Sclerites: The sclerites of the anthocodiae are arranged in eight interseptal tracts which continue as narrow bands along the backs of the tentacles but do not extend into the pinnules. These sclerites are chiefly small rods at most 0.1 mm in length, irregular­ly sculptured with obtusely conical processes which are occasionally subdivided and show two or three terminal projections (Fig. 1 d). In the interseptal tracts, a number of radiates like those of the cortex, and spindles like those of the inner layer of the cali­cular walls, may occur along with the rods.

 

The thin surface layer of cortex lying outside the solenial network is characterized by the presence of 8-rayed capstans 0.04-0.06 mm in length (Fig. 1 e); a very large propor­tion of these are modified into "opera-glass" sclerites by the enlargement of three lateral and the two terminal radii, just as in some species of Corallium.

 

Immediately surrounding the central coelenteric canals is a zone of red sclerites con­taining blunt rods with obtuse, conical projections (Fig. 1 f); this inner medullar zone follows the coelenteric canals upward to the gastric cavities of the autozooids, which it surrounds, thus forming the inner layer of the calicular walls, separated from the outer layer by the solenial network. The spindles of the inner calicular layer are similar to those of the central medulla, commonly measuring 0.15 mm in length (Fig. 1 f). The pale secondary medulla is filled with colorless rods having prominent processes often branched (Fig. 1 g).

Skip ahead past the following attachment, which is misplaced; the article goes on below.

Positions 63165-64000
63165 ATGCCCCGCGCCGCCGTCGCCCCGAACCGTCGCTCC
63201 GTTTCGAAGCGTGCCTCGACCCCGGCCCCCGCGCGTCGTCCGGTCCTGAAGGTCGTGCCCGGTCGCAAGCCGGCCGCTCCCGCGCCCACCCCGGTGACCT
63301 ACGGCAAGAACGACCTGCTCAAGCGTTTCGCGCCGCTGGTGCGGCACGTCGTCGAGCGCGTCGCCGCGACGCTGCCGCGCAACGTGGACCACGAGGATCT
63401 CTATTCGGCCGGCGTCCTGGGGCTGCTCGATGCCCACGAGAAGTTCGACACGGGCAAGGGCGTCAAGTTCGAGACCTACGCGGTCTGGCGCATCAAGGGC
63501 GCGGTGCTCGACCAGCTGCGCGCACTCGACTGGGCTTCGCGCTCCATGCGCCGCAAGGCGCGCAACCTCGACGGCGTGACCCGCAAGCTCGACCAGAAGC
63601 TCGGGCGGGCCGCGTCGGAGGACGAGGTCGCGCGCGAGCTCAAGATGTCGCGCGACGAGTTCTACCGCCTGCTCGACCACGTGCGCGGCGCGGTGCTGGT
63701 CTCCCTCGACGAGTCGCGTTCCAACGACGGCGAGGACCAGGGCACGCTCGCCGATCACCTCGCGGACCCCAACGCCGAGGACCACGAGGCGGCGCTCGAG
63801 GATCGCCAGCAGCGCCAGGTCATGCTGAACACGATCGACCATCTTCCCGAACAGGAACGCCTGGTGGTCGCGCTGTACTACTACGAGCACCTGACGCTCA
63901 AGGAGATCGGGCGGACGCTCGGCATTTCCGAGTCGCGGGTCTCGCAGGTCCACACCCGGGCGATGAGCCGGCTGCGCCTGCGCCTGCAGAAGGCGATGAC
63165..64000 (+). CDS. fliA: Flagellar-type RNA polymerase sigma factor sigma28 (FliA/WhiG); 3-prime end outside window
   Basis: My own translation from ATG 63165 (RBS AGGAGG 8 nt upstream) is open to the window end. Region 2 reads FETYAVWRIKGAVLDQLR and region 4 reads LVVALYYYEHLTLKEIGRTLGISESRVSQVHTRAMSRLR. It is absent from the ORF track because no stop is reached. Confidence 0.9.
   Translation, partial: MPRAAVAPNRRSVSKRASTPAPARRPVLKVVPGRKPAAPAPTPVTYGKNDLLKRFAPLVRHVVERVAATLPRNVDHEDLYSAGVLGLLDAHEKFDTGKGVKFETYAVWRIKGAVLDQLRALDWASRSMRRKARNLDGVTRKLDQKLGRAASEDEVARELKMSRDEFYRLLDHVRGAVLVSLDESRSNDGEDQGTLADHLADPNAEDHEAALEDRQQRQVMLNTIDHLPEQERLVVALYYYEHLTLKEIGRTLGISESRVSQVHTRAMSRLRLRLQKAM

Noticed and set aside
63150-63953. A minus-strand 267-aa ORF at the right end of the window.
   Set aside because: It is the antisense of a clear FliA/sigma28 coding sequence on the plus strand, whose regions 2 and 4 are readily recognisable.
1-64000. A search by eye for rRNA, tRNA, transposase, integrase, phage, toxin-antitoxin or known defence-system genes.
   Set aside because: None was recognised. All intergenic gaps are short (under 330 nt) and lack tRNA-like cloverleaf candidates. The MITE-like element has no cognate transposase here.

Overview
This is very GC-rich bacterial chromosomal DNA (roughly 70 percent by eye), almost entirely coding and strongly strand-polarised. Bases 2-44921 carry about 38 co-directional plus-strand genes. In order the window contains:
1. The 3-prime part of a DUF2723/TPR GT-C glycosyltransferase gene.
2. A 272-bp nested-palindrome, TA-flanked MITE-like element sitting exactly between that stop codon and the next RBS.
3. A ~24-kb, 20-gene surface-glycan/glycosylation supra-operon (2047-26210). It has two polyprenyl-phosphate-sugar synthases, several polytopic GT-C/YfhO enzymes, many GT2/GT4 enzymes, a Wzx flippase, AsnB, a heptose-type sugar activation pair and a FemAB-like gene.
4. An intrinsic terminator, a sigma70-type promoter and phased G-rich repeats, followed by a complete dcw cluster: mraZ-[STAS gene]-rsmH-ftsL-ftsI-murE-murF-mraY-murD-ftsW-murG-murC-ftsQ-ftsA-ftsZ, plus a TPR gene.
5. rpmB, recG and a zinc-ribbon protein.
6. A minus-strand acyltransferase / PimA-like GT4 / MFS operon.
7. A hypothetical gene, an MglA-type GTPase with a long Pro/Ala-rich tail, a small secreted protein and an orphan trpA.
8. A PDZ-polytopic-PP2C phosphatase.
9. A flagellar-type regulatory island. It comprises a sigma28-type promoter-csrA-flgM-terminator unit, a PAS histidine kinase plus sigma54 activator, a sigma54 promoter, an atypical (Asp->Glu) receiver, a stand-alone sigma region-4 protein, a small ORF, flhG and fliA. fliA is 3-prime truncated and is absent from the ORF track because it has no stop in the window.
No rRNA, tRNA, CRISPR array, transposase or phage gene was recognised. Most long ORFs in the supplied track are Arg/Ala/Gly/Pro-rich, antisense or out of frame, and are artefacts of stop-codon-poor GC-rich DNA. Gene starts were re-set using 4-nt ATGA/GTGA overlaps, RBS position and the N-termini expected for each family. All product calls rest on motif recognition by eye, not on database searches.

Distribution: Known from the type locality only.

 

Associates: An encrusting zoanthid covers the main branches.

 

Comparisons: The terminal branches of Paragorgia coralloides are unusually slender for the genus. In gross appearance, it bears an overall resemblance to Paragorgia splendens Thomson & Henderson, which also is of remarkably slender build, although no measurement of the terminal branches was given (Thomson & Henderson, 1906: 20). Sclerites of P. splen­dens were not illustrated originally, but a fragment of the type specimen kindly provided by the late Dr. W. J. Rees of the British Museum (Nat. Hist.)(now the Natural History Museum), London, makes it possible to present drawings for direct comparison.

 

Specimens identified as Paragorgia splendens Thomson & Henderson were obtained from the Sulu Islands by the Siboga Expedition and reported by Nutting (1911: 16, pl. 3, figs. 4, 4a) without detailed description. Stiasny (1937: 78, text fig. AA; pl. 5, fig. 37) agreed with Nutting's identification and provided additional descriptive information together with drawings of the sclerites. As Stiasny's style of illustration does not give an ade­quate impression of the sclerites, new drawings have been made directly from his slide preparation, permitting comparison with both P. splendens and P. corailoides, n. sp. This reveals that the Siboga specimen is not P. splendens after all. but a distinct species similar to but distinct from P. coralloides.

 

Remarks: Not only do the 8-rayed capstans of Paragorgia coralioides resemble those of Corallium, but the modified forms have also been transformed into the "opera-glass' type of sclerite just as in that genus. So closely do they resemble the sclerites of some species of CoraIlium that a slide preparation of sclerites unassociated with the entire specimen could justifiable be assigned to that genus.”

 

(Bayer, 1993)

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© National Museum of Natural History, Smithsonian Institution

Source: Antarctic Invertebrates Website (NMNH)